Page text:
A to Z Family Stories: M for Milk Route

MDuring part of my father’s farming days he supplemented his dairy business with a milk route that carried milk from neighboring farms to a creamery in a nearby town. In those days dairy farmers put all of their cows in the barn at once and milked them with a vacuum system, one or two at a time.
The milk was poured from the milking machine into 10 gallon cans, covered tightly with a lid and cooled in a water tank. Full, the cans weighed 100 lbs. The cows were milked two times a day, which meant a farmer might have five to ten cans or more to be picked up every day. My dad’s job was to drive a truck to all the farms on his route, load the cans in his large truck and drive it to the creamery. Think back breaking work, seven days a week.

We didn’t see dad a lot when we were little – we weren’t usually awake when he went out in the morning and we were in bed already when he came home at night. For this reason, it was a real treat when we got invited to go along on the milk route. Probably because we were prone to bicker with each other, only one of us could go with him at a time.

I remember standing with my mom one morning as we watched dad walk to the truck. I was not happy that I wasn’t getting to go with him and was probably showing some attitude. Suddenly my dad changed direction and was running back toward us and I knew I was not in for anything good. I don’t remember the spanking – just the moment of terror when I realized I had pushed the limit and there was no going back and no hiding. Oddly enough, both parents now say that we were very good kids and they can hardly remember giving spankings at all.

The milk truck was the biggest machine on the farm and when I sat on the wide bench seat with dad it seemed REALLY high, probably because I was really little. One of the best things about the trip was lunch. There were no McDonalds or fast food places. Lunch was made at home by mom, was often egg salad sandwiches (my favorite) wrapped in wax paper, and they always smelled delicious. Mom has always been a food genius when it comes to packing food for people. There would be a little jar of pickles, some fruit, and homemade cookies, always cookies. We usually ate lunch in the truck and it was gone by the time we reached the creamery.

After all the milk cans were unloaded, emptied, washed and reloaded into the truck there was another ritual treat. This particular dairy had a cooler near the entry that was always full of packages of butter, and small cartons of chocolate milk. If we had been good, we got the chocolate milk to drink on the way home and it was the best!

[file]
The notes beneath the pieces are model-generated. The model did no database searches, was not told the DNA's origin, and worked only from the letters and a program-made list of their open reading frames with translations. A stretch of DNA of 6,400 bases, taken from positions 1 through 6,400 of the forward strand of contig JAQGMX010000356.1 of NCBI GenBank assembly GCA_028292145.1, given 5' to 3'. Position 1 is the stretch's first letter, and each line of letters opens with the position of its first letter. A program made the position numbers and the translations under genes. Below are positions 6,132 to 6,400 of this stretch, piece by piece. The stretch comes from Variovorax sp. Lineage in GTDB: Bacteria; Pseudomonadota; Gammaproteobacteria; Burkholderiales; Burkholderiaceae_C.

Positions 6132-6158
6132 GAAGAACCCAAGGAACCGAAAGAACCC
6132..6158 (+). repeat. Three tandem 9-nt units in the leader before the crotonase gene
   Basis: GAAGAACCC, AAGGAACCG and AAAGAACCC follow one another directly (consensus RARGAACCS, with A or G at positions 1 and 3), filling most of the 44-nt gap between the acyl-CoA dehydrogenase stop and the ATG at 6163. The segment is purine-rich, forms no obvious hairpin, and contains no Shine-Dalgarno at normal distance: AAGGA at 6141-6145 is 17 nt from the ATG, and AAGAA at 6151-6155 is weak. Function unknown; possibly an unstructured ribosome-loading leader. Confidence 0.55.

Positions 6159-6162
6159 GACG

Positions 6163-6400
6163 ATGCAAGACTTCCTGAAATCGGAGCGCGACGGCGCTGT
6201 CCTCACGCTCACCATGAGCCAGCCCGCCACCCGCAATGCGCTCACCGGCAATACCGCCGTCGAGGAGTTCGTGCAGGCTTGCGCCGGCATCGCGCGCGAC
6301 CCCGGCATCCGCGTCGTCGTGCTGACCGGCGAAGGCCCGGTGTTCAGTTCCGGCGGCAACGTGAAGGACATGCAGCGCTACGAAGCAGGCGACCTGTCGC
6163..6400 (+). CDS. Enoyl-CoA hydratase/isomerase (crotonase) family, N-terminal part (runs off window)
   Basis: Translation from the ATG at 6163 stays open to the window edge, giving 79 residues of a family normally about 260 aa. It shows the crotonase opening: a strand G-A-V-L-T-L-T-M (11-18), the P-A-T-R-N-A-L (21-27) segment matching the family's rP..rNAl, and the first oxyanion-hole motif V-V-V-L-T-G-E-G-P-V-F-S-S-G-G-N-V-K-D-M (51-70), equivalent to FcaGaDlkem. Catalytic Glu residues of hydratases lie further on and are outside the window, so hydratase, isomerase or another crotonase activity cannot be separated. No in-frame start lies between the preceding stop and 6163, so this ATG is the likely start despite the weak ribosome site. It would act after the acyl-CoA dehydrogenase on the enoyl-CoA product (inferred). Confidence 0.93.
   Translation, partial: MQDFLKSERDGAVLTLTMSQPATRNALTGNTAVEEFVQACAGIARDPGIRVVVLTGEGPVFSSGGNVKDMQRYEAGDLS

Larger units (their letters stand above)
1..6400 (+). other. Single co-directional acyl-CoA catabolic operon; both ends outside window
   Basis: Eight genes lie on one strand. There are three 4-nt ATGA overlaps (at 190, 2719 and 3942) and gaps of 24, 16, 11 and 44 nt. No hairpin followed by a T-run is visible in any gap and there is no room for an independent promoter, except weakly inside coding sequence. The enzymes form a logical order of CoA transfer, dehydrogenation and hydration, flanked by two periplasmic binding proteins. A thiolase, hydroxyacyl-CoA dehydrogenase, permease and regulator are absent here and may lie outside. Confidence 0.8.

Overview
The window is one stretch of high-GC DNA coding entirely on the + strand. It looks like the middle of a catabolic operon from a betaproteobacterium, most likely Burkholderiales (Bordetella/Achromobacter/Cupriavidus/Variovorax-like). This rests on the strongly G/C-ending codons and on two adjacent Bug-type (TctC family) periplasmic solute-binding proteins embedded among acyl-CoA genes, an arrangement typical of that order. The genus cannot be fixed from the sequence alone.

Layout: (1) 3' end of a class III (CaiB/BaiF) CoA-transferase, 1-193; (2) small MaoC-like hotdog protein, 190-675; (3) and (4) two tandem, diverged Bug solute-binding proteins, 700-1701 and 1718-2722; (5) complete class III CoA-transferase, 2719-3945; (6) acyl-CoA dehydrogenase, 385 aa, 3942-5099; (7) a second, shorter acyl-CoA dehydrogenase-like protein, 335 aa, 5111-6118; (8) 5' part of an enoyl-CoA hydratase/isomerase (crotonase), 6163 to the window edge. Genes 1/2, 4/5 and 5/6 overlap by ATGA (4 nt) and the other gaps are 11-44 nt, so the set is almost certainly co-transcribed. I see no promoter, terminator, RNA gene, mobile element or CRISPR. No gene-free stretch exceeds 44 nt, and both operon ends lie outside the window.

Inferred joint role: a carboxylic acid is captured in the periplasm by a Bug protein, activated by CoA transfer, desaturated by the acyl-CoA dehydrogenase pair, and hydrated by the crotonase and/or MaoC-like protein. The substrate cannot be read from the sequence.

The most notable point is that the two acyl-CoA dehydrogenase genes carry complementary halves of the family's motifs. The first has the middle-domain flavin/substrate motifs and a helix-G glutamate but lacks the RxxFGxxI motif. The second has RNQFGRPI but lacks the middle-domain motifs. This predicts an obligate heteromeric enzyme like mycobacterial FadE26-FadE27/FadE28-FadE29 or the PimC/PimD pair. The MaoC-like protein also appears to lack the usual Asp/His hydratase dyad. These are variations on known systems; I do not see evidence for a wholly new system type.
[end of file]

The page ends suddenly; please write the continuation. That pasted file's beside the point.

My grandfather also worked delivering milk at one time and my father remembers the same kind of treat would be given to him – it was a family tradition. It was country life. Not many kids get to live the country life, but I did and it was pretty good.

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4 thoughts on “A to Z Family Stories: M for Milk Route

  1. Love this story! It’s funny the things we remember as exciting and special from when we were children. Usually they seem pretty simple as an adult. I remind myself of that when I think about my Sam and his upcoming childhood. I can make it pretty magical for him with just a little effort if I want to. And I do.

    • When you are brand new to the world anything can seem like an adventure, magical as you put it. If we adults could just keep that in mind. .. but I have to admit that some simple things still seem pretty amazing to me too. Yeah, communicate that awe and wonder to the next generation any way you can.

  2. I rememebr, barely, milk being delivered fresh to the house in the mornings. We’d rinse and set the empty glass containers on the porch in the evenings.

    And M is for Midway point of A to Z! Thanks for your continued participation!

    Stephen Tremp
    A to Z Cohost
    M is for Movies

    • Midway, hmmm… don’t know if it’s getting easier or harder. But, on we go. Thankfully my family is helping remind me of some of the stories they want to have written down. Happy Midway Point to you as well!

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